Mailing Address – A mailing address is required, and it can be the same as the Principal Address. If the LLC records will be sent to a different address, enter that information in the Mailing Address Section. If the address is the same as the principal office, click on the “Use this address as the Mailing Address also” box to copy the Principal Address address.
Any address is acceptable regardless of location or PO Box.
Step 7: Business Email Address
Enter a preferred address where the Secretary of State should send correspondence regarding the LLC formation.
Step 8: Fiscal Year End (Month)
Select the preferred ending month for the LLC’s fiscal year. Single-Member LLCs and LLCs taxed as a partnership should choose December.
The default end month is December by the state.
Step 9: Registered Agent
To have an LLC in Vermont, a Registered Agent must be identified. The Registered Agent can either be a Vermont resident, a business entity, or a Registered Agent service. The agent must have a physical street address in the state (Post Office Boxes are not allowed) and act as a point of contact to receive legal documents, tax notices, summons, subpoenas, etc., on behalf of the LLC.
Even though the business owner can be the registered agent, their name and address become public record, and with that comes a loss of privacy. This is more important for some entrepreneurs, especially when they are doing business from home.
If you are using a Registered Agent service, enter their name and select “Search”, otherwise select “Create Agent” to add a new record.
Step 10: Manager/Member Information
This section asks about the management choice of the LLC.
- Member-Managed LLCs have an active involvement in the management and have the authority to act on behalf of the LLC.
- Manager-Managed LLCs are hired by the members to run the LLC, similar to a CEO of a corporation. This is generally used when there are passive members in the LLC, and the members do not actively manage or operate in the affairs of the business.
Most LLCs are member-managed.
The next question asks if the LLC has members at the time of filing. Select “Yes” or “No.”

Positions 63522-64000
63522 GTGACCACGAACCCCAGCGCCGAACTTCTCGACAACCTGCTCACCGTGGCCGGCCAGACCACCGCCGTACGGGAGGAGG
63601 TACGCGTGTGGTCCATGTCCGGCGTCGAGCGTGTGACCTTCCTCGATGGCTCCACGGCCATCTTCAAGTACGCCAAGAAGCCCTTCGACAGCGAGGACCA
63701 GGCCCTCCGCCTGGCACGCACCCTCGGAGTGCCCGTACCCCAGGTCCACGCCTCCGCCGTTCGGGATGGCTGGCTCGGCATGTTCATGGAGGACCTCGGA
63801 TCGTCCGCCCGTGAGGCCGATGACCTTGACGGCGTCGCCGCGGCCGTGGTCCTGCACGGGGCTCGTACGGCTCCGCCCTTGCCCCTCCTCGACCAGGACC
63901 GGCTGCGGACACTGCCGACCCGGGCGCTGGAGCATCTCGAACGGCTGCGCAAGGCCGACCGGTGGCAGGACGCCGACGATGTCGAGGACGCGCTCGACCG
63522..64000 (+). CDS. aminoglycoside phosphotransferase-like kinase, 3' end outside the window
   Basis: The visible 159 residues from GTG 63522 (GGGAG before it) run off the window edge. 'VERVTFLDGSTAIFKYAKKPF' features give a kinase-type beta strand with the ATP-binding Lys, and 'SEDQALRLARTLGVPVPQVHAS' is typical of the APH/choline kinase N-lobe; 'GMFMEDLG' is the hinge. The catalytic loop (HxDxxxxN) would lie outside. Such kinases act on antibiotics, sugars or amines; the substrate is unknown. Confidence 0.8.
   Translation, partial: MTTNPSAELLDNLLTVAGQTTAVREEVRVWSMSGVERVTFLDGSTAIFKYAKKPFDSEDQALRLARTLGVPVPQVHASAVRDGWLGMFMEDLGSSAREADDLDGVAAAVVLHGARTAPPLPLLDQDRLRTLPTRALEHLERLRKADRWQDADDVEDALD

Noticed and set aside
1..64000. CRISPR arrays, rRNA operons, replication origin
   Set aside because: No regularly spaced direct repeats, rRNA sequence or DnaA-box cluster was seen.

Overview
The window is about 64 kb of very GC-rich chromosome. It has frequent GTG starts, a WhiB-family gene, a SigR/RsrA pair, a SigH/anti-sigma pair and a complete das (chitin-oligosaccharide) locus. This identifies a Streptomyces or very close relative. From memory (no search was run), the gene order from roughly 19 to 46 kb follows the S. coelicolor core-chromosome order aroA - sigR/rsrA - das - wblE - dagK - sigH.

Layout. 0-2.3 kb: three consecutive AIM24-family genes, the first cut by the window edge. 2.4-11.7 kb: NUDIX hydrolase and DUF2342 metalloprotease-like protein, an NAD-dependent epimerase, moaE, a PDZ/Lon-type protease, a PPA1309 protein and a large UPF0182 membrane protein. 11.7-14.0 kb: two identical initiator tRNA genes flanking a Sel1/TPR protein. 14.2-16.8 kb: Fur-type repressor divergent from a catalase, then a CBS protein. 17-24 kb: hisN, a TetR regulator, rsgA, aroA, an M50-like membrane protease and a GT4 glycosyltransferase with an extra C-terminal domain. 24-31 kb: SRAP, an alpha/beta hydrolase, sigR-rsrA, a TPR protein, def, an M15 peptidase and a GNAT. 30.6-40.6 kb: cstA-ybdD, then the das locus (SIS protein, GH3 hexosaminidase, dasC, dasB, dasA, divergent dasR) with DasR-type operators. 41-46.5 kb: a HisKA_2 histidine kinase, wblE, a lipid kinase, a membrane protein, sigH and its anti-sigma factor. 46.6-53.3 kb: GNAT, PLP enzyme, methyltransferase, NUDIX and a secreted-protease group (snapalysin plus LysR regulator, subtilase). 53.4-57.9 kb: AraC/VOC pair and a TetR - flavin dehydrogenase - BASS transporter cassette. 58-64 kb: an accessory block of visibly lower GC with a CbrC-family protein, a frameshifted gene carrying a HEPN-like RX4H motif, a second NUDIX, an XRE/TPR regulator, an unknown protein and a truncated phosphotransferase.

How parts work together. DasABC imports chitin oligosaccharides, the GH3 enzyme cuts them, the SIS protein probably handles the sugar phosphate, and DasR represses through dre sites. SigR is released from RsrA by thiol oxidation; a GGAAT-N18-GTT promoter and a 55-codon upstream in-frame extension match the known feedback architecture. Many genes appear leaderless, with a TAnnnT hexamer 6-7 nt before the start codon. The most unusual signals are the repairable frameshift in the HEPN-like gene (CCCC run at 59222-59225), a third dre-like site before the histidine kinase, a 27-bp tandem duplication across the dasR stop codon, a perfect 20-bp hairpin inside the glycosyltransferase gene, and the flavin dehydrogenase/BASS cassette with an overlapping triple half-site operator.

The next section asking for the members/managers address is optional. Some filers won’t want to include their names because those names become part of public record. The downside of not include their names is it can make it more difficult to show ownership and do things like get licenses and open a bank account for the LLC.
Step 11: Other Provisions
This is an optional section and not used by most LLCs. Here you would include additional rules for the operation of the LLC.
Step 12: Certify
An organizer will need to certify the information being submitted is correct. An organizer is someone involved with the formation of the Articles of Organization. The Organizer may or may not become a member, such as a mentor, attorney, or accountant, but any of the initial members can be listed as an organizer.
If you want the LLC to start immediately, choose “This statement will be effective as of the date of this filing.” If you want the LLC to start later, choose “the effective date requested for this statement will be the date” where you can enter a date less than 90 days in the future. The main reason for delaying the LLC start date is when the filing is being done close to the end of a calendar year, and the business isn’t going to have any activity until the start of the year. By delaying until the following year, they will reduce the number of end-of-year filings.
Step 13: Review
Review that all the information is correct. If there are no corrections, click “Proceed to Pay.”
Step 14: Pay and File
Pay and file the Articles of Organization.